If someone offered you the chance to change your memories, would you take it? Would you allow another person into your mind to clear up hazy memories, or perhaps bury ones you’d rather forget?
What if it came with the risk of changing your personality or your sense of self completely?
This seems to be the questions developer MidBoss is tackling in the follow-up to their 2015 title Read Only Memories. In this sequel, subtitled Neurodiver, players find themselves in the shoes of ES88, an “esper” learning how to use the eponymous Neurodiver to see and alter others’ memories.
We had the opportunity to try out a prototype build of Neurodiver, offering a short glimpse into the world of the game currently in development. And by short, we mean short; the snippet of gameplay was perhaps fifteen minutes in length. In those quick moments, though, we were given a simple introduction to the premise of this upcoming title.
As mentioned, Neurodiver focuses on ES88, an esper with the power to see people’s thoughts. She’s currently studying for an exam on the usage of the Neurodiver, a man-made living being that allows one to dive into another’s memories and alter them.
It isn’t long before she gets to put the creature/device to use, as a friend introduces her to a man named Crow. Crow has some hazy and confused memories pertaining to an information-sales job he took nearly a decade ago that seeming destroyed his friendship with numerous people. He has come to ES88 to lift the fog and remember exactly what happened that day.
Neurodiver retains the point-and-click adventure style of the original game. In figuring out Crow’s hidden memories, the player guides ES88 in first person by clicking on various people and objects to further the story and collect items. This goes smoothly at first, talking to patrons in a bar and poking around at various objects…until a big glitchy baby appears.
In what appears to be a major mechanic for the game, said baby is a glitch in Crow’s memory. ES88 has to use objects in her inventory to resolve this glitch to piece together the memory and continue the plot. Figuring out what has to be done here (as well as another time during this demo) is hardly difficult, although I can see it being more challenging and puzzle-like in the full release.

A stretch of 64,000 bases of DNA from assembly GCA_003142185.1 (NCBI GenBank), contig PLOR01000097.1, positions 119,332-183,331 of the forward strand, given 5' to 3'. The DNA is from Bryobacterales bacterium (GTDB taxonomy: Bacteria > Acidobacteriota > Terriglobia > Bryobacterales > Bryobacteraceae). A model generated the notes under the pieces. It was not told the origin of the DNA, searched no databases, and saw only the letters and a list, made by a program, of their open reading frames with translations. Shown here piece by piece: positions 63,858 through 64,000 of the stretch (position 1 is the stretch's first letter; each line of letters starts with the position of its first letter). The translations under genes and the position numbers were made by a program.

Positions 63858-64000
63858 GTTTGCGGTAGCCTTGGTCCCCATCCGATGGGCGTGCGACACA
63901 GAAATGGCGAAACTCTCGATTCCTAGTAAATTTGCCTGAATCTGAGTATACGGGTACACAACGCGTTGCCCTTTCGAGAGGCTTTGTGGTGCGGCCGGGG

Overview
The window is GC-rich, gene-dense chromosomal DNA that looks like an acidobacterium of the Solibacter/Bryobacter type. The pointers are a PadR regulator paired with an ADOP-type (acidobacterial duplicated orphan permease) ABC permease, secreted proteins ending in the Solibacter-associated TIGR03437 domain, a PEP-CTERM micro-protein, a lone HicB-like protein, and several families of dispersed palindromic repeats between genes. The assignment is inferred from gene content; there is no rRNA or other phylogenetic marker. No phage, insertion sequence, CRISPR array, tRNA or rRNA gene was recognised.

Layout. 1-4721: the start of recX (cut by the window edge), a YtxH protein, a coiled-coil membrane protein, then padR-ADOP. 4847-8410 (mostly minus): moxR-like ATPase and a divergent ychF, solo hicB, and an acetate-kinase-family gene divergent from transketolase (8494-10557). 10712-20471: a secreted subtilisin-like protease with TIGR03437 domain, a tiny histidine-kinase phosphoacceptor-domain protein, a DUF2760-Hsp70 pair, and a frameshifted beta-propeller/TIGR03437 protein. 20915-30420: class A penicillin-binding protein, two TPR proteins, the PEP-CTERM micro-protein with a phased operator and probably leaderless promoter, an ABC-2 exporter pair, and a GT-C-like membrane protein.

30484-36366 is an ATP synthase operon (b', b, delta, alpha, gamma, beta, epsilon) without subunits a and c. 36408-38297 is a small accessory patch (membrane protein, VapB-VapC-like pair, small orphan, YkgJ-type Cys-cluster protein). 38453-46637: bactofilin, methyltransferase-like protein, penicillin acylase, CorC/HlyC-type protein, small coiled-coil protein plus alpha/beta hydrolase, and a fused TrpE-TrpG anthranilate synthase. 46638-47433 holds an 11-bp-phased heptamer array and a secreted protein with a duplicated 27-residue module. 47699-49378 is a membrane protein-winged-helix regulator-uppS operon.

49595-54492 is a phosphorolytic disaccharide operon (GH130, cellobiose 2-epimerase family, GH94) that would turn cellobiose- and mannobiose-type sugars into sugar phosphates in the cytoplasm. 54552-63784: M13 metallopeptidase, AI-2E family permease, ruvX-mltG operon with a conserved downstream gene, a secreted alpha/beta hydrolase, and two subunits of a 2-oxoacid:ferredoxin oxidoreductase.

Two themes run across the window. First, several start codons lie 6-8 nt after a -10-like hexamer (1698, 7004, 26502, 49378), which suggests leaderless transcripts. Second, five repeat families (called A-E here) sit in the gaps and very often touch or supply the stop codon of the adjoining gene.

The demo ends with setting up a possible antagonist and core mystery for the game, a quick concluding conversation between ES88 and Crow, and a cut to black. Quick, simple…and somewhat interesting overall.
It wasn’t until I viewed the game’s initial trailer after completing the demo that I really understood the themes Neurodiver is going for. Questioning the use of technology, and if ones thoughts and memories can truly be trustworthy in a world where others can read and alter them. Themes that aren’t as stranger to cyberpunk or sci-fi in general, but are always intriguing to me personally.
On the other hand, with there already being a large difference in design between the trailer and this demo, it’s hard to say if the plot introduced there will be present in the final release.
Admittedly, I did go into this demo completely blind – I have not played the original Read Only Memories, although I have played through what’s often seen as its sister game, VA-11 Hall-A. While I can’t comment on how this demo compares to the original, what I can say is what’s presented here is a solid proof of concept.
Between the plot from the game’s trailer and the gameplay teased in this build, I can say that Neurodiver is now on my radar. I’m looking forward to seeing how development progresses as this sequel to a fan favorite nears its release.
Read Only Memories: Neurodiver is planned for release on PS4, Xbox One, PC, and Mac in 2021.
Preview copy provided by MidBoss. Screenshots taken by writer.